AI for development work
The debate around AI is now fuelled by the discussions around the positive and negative impact AI technologies can have on our society. More and more initiatives that foster the thinking of leveraging AI for the SDGs are popping up, exploring how AI might support development work to achieve more impact (see, for example, AIxSDGs or AI for Good).
These initiatives are important to bring innovative ideas and approaches to the development and humanitarian field. What becomes evident though is that for development work, innovative approaches, including the use of AI, often focus on implementation approaches and interventions in the field. What is often still lacking is thinking about how innovative approaches can strengthen the capacities of development organisations themselves to deliver their work more efficiently and effectively.
Ever since starting our work, at Strhive, in the field of international development cooperation, we’ve come across this sentence many times: “if only we knew what we know”. And not to say this is a sentiment restricted to development organisations, it can also be found across large, well-established corporates. Nevertheless, for development organisations there is a more profound implication. Considering all the knowledge development and humanitarian organisations have already and continue to produce, imagine you could simply ask a tool: "what do we know about what works in this context on this topic for sustainable development?"
Something to think about
One of the problems with knowledge and learning in the field of development is that while a lot of data, quantitative and qualitative, is collected through all sorts of studies and evaluation, it is not used in future programming.
“Actively ‘not learning from experience’ is as much a part of organizational processes as learning from experience” (Hulme, 1989, p. 1).
There are several reasons for that. One key reason is that the large amounts of qualitive data and experienced-based knowledge is hard to digest. Workload is already immensely high in the development field and there is often no time or capacity to digest hundreds of pages of reports to draw strategic conclusions from. Another reason is that the outcomes of, for example, evaluation studies often do not reach the audiences within organisations in a way that they could be reused and applied in future programming (Carlsson, 2000). Lastly, the decision-making power over which lessons and knowledge count does not lie with the people who might know best and political agendas and power relations can influence how lessons and knowledge are used (Hulme, 1989).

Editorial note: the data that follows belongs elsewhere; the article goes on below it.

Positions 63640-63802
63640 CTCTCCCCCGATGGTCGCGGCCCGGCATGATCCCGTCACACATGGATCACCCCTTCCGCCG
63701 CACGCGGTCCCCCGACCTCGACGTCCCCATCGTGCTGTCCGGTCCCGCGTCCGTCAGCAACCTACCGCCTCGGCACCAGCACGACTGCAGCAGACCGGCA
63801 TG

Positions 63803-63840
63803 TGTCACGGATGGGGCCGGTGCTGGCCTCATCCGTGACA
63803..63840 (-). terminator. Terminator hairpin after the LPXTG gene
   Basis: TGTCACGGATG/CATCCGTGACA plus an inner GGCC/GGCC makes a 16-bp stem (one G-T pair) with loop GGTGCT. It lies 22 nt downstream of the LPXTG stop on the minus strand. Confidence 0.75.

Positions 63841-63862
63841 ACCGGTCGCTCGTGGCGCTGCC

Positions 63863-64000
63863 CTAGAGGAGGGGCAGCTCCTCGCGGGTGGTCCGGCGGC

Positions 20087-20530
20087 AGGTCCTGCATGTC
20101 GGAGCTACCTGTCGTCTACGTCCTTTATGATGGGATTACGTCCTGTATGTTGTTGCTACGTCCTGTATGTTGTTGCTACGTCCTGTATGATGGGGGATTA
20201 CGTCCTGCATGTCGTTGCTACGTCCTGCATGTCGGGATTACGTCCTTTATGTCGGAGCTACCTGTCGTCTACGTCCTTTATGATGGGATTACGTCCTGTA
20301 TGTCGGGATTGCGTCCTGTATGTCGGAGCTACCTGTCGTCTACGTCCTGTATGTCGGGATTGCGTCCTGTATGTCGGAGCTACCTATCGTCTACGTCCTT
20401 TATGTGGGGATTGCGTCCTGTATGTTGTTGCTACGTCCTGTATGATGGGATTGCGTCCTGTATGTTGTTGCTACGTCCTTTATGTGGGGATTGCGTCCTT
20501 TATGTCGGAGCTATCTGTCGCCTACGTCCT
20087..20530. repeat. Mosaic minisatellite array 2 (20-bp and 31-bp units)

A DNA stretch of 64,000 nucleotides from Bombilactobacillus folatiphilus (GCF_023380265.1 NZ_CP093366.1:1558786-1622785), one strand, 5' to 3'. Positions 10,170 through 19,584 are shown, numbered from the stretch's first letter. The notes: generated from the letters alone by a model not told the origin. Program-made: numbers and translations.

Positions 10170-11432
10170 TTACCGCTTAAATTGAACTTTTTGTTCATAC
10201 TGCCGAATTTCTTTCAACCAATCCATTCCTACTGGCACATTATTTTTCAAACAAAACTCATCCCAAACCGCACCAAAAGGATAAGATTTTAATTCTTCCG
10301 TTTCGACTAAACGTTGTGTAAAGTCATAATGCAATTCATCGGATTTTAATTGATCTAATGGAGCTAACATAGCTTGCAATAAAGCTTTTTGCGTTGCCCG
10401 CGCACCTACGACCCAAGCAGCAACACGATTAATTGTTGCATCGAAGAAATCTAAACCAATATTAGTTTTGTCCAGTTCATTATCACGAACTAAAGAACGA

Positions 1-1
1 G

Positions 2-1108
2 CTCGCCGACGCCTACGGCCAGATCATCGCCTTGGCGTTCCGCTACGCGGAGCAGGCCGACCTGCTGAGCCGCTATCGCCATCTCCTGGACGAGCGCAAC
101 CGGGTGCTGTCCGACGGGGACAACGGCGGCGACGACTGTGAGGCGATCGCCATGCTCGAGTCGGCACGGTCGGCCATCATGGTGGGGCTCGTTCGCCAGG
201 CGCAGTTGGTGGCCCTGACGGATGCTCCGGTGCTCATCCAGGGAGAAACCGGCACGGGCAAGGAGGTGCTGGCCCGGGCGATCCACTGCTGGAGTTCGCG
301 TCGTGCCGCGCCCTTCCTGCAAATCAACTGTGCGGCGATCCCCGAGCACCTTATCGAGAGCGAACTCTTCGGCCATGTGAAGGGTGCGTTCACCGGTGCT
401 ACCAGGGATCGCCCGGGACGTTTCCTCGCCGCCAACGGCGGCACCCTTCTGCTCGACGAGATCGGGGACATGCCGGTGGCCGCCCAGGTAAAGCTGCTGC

These dynamics inherent to international development work are important to consider when discussing how knowledge can be used. Specifically as reaching the SDGs requires a coordinated approach involving many stakeholder:
“It is coordinated because government, industry, academia, and society must work together to reach the SDGs (Goralski and Keong Tan 2023). Actions also need to be coordinated at different levels. For example, different stakeholders should complement each other’s actions, for example, industry can provide innovative technology.” (Mazzi and Floridi, 2023, p. 12).
AI can lend a helping hand in digesting this wealth of knowledge, helping us understand what is out there, what works and what does not. But considering the discussions around regulating AI and its biases and the discussion in international development around “whose knowledge counts” we must be cautions. The discussions around the application of AI for development have to be embedded in the conversation around power dynamics and decolonisation in international development.
We have to ask ourselves first about the role of politics and power relations before employing AI for capacity building for development organisations and keep in mind that:
“The goal of zero poverty is threatened by the imperfect design and implementation of decision-making algorithms that have displayed evidence of bias, lack ethical governance, and limit transparency on the basis of their decisions, causing unfair outcomes and amplifying unequal access to finance (Truby 2020).” (Mazzi and Floridi, 2023, p. 11).